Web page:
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How important is it to be tall for a male dancer?


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#31 Leigh Witchel

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Posted 15 May 2008 - 09:11 AM

And impressions are different for everyone, because when I saw Vanlessen at the same performance, I enjoyed his performance as much, but pegged him as short.

#32 Barbara

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Posted 15 May 2008 - 10:40 AM

It's funny, I always had the impression that Bujones was tall. Maybe because of his long lean musculature. In any case, he was one of my favorites and so sad that he's no longer with us. BTW, for those of you that mentioned it before - I can't seem to find the Black Swan nor Paquita You Tubes with him and Gregory. Any clues as to how to search for them? Thanks!

#33 Helene

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Posted 15 May 2008 - 12:55 PM

And impressions are different for everyone, because when I saw Vanlessen at the same performance, I enjoyed his performance as much, but pegged him as short.

That's why I had no idea that he was the dancer to whom we were introduced during first intermission until you started to discuss his performance during second intermission :clapping:

#34 SanderO

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Posted 15 May 2008 - 01:16 PM

Speaking of the height of dancers.

Are female dancers shorter than the "average" female, the same or taller? How about males?

My sense is that ballet dancers might be shorter than the average person out there, but I have no reason why I think this. It's very hard to get a sense of "scale" on a stage for all sorts of reasons, not the least of which is the sets which are often distorted for visual effect.

The Kirov seems to stamp their corps out of a cookie cutter mold (almost)... does anyone know how tall they are?

#35 printscess

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Posted 15 May 2008 - 04:31 PM

Speaking of the height of dancers.

Are female dancers shorter than the "average" female, the same or taller? How about males?

My sense is that ballet dancers might be shorter than the average person out there, but I have no reason why I think this. It's very hard to get a sense of "scale" on a stage for all sorts of reasons, not the least of which is the sets which are often distorted for visual effect.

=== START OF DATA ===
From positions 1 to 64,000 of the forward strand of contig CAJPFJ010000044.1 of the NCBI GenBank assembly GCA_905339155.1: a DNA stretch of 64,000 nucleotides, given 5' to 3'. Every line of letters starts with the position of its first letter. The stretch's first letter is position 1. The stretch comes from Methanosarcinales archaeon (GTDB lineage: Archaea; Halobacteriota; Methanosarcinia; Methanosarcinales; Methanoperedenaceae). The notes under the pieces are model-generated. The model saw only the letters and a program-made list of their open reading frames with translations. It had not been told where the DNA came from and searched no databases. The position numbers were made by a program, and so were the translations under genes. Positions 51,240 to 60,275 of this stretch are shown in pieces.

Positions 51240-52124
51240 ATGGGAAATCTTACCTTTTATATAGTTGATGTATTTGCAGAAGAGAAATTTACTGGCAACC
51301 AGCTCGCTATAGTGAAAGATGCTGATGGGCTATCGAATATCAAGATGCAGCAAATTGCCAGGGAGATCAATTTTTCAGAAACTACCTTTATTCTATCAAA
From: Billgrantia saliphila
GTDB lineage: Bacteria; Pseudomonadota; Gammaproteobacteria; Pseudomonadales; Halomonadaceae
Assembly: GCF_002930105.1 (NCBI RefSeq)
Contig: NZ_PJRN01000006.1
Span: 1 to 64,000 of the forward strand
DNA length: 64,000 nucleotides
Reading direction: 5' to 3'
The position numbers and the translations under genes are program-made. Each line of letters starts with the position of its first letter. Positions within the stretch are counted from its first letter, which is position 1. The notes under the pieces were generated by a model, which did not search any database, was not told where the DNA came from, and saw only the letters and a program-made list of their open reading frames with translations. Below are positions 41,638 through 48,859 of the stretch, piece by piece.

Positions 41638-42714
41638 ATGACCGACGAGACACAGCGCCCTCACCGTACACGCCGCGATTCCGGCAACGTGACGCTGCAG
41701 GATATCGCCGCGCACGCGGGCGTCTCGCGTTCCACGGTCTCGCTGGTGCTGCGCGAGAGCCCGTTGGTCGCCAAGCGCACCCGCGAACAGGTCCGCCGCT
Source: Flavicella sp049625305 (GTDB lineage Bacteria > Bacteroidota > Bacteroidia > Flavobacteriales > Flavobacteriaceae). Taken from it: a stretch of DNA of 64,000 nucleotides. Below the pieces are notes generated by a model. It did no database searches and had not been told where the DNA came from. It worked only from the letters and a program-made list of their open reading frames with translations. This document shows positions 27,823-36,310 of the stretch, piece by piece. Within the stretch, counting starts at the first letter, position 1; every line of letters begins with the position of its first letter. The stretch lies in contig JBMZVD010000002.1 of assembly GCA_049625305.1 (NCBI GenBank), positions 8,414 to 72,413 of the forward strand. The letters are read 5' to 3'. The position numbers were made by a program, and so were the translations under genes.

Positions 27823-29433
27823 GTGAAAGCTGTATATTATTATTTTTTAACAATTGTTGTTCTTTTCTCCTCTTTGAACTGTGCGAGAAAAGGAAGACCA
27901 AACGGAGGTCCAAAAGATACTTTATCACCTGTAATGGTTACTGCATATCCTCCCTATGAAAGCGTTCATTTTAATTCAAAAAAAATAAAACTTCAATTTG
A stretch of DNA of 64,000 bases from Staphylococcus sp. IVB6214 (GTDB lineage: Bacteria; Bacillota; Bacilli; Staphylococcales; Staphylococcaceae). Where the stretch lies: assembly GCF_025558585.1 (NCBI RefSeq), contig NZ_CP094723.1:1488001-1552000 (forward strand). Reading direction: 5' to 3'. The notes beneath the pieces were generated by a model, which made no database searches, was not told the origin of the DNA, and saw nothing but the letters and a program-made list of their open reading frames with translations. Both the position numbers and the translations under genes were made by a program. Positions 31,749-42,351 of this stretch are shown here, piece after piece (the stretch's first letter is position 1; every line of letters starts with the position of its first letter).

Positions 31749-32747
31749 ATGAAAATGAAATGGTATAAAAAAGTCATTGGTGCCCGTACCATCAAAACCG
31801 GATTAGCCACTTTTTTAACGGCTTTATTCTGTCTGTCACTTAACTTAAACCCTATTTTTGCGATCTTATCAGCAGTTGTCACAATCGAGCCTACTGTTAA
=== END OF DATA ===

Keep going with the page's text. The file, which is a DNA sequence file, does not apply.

The Kirov seems to stamp their corps out of a cookie cutter mold (almost)... does anyone know how tall they are?



It seems that 5'5" to 5'8" is the going height these days. However, if there is an amazing talent who is on the short side (male or female) the A.D. will usually hire a dancer of similar height so that they can be partners. Therefore the shorter dancers do not look totally out of place (Herman Corjeno and Xiomara Reyes of ABT, Joaquin de Luz and Megan Fairchild of NYCB).

#36 SanderO

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Posted 30 July 2009 - 10:30 AM

I ran into my neighbor when I returning walking my dogs. We got into the elevator and she asked me what I had seen at the ABT. It didn't occur to me that I was wearing my ABT cap, Why would anyone ask me such a question. Realizing that only ballet aware people would know what the initials stood for, I figured she attends ballet. Turns out she teaches ballet... and she has many friends at ABT. YIKES how cool. I knew there was something extra special about that neighbor and she does have the body of a dancer.

So we talked about ballet and she's tall, perhaps 5' 9" and added she was too tall really for ballet. I asked her about Veronika Part who is known as a tall dancer and recently made principal at ABT. To me 5' 9" would be a tall dancer and I assumed that Ms Part was at least 5' 9" for no other reason than that I think that is how tall a tall ballerina is. She said no way could she be a principal, she's have no one to partner with... well almost no one. Bolle is quite tall too.